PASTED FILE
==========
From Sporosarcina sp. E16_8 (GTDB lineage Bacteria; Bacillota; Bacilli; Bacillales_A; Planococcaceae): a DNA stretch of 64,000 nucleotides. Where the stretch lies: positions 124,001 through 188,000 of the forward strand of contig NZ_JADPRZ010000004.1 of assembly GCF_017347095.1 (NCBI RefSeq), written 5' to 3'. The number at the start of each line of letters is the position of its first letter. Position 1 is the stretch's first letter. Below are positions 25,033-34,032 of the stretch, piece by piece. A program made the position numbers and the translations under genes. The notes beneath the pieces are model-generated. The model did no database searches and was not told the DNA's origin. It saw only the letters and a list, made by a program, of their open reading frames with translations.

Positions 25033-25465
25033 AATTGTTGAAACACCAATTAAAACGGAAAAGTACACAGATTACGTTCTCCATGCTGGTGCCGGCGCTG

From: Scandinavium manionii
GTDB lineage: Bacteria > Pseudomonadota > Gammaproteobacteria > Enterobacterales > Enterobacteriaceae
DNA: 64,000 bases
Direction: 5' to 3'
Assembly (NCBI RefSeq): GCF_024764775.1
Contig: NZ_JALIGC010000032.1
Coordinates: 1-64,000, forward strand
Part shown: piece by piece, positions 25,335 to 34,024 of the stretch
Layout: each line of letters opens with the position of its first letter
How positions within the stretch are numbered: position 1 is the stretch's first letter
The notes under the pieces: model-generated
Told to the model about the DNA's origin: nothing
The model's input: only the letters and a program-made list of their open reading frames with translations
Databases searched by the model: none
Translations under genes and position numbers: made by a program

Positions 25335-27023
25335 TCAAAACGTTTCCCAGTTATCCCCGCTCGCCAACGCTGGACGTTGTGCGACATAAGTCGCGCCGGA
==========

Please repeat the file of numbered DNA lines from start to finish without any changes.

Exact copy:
From Sporosarcina sp. E16_8 (GTDB lineage Bacteria; Bacillota; Bacilli; Bacillales_A; Planococcaceae): a DNA stretch of 64,000 nucleotides. Where the stretch lies: positions 124,001 through 188,000 of the forward strand of contig NZ_JADPRZ010000004.1 of assembly GCF_017347095.1 (NCBI RefSeq), written 5' to 3'. The number at the start of each line of letters is the position of its first letter. Position 1 is the stretch's first letter. Below are positions 25,033-34,032 of the stretch, piece by piece. A program made the position numbers and the translations under genes. The notes beneath the pieces are model-generated. The model did no database searches and was not told the DNA's origin. It saw only the letters and a list, made by a program, of their open reading frames with translations.

Positions 25033-25465
25033 AATTGTTGAAACACCAATTAAAACGGAAAAGTACACAGATTACGTTCTCCATGCTGGTGCCGGCGCTG

From: Scandinavium manionii
GTDB lineage: Bacteria > Pseudomonadota > Gammaproteobacteria > Enterobacterales > Enterobacteriaceae
DNA: 64,000 bases
Direction: 5' to 3'
Assembly (NCBI RefSeq): GCF_024764775.1
Contig: NZ_JALIGC010000032.1
Coordinates: 1-64,000, forward strand
Part shown: piece by piece, positions 25,335 to 34,024 of the stretch
Layout: each line of letters opens with the position of its first letter
How positions within the stretch are numbered: position 1 is the stretch's first letter
The notes under the pieces: model-generated
Told to the model about the DNA's origin: nothing
The model's input: only the letters and a program-made list of their open reading frames with translations
Databases searched by the model: none
Translations under genes and position numbers: made by a program

Positions 25335-27023
25335 TCAAAACGTTTCCCAGTTATCCCCGCTCGCCAACGCTGGACGTTGTGCGACATAAGTCGCGCCGGA